As usual, McDonald's
Surprise, surprise -- McDonald's hit its raised target, growing its third-quarter net income 27% to $1.07 billion, or $0.89 per share. (Earnings for continuing operations were $0.83 per share.) Sales increased 7% to $5.90 billion, although that increase included benefits from currency translation. Operating income increased 18% to $1.52 billion.
There's an interesting tidbit in the exhibits of the company's SEC Form 8-K regarding its recent sale of Boston Market. McDonald's got $250 million for the restaurant chain, although it only recorded a gain of $68.6 million after taxes. Good riddance, too -- Boston Market represented a loss of $8.5 million for the first nine months of 2007, versus a loss of $2.6 million last year. McDonald's bought Boston Market for $174 million seven years ago, but given its lack of profitability, I won't be shedding any tears for its departure.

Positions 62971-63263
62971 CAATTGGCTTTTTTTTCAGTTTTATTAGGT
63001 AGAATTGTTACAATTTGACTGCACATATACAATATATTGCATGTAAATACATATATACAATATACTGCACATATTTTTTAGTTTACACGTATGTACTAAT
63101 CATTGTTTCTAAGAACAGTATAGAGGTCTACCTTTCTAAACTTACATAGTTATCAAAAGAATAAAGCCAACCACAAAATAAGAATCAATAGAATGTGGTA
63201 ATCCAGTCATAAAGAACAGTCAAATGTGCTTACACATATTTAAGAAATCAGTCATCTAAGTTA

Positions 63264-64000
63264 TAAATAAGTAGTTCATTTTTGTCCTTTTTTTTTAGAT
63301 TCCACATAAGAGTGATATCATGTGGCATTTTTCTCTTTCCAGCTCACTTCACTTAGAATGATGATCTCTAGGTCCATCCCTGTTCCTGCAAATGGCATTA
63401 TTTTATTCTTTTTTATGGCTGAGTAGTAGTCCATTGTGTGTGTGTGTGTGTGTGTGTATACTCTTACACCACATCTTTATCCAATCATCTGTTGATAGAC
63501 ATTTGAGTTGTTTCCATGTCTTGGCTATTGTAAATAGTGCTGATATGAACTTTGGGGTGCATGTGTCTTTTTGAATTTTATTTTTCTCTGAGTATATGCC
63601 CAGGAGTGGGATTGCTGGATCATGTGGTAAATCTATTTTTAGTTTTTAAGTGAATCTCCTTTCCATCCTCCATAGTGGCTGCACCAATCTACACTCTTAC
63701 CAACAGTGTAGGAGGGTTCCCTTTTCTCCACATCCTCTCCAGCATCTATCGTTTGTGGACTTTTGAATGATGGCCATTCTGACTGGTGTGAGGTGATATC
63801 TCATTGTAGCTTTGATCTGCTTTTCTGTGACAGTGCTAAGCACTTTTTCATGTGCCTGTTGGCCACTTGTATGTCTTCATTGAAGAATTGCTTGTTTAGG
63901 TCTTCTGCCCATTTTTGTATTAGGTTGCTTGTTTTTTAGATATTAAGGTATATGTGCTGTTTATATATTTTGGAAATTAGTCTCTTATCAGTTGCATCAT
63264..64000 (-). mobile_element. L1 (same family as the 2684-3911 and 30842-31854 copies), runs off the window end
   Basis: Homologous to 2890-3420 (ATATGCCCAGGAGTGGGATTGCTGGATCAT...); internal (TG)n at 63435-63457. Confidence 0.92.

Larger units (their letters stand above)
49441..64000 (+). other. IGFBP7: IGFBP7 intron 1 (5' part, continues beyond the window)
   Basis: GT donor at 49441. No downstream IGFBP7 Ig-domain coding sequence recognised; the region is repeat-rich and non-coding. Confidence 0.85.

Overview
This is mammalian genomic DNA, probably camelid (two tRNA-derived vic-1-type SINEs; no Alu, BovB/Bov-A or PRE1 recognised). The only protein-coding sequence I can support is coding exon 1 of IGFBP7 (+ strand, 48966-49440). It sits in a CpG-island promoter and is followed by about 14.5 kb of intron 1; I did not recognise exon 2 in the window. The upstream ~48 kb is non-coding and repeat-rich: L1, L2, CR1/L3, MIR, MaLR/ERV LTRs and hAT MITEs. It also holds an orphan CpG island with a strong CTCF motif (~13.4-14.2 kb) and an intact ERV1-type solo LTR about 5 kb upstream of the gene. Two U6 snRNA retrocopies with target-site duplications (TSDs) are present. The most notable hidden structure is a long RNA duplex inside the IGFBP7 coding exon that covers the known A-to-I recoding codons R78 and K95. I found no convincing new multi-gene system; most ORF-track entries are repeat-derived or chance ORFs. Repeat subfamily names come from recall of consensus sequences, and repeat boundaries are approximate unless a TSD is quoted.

It's not easy to argue that McDonald's looks as cheap as a $1 burger, but its many strengths make it considerably more attractive than rivals like Wendy's
Meanwhile, even as McDonald's consistently exceeds expectations through its strategic Plan to Win, it's also paying out rich dividends and buying back shares. From 2007 through 2009, the company plans to return $15 billion to $17 billion in cash to shareholders.
Although rising costs may be an issue here in the U.S., I'm not losing faith in this stock right now. (I nominated it as Best Blue Chip for 2007 this time last year, and it seems to be living up to that optimism so far.) McDonald's delivered what it promised with its quarter. It has a thirst for continued power, and I wouldn't underestimate it now, given its strong business momentum lately.
Here's more news from McDonaldland:
- McDonald's had a hot August.
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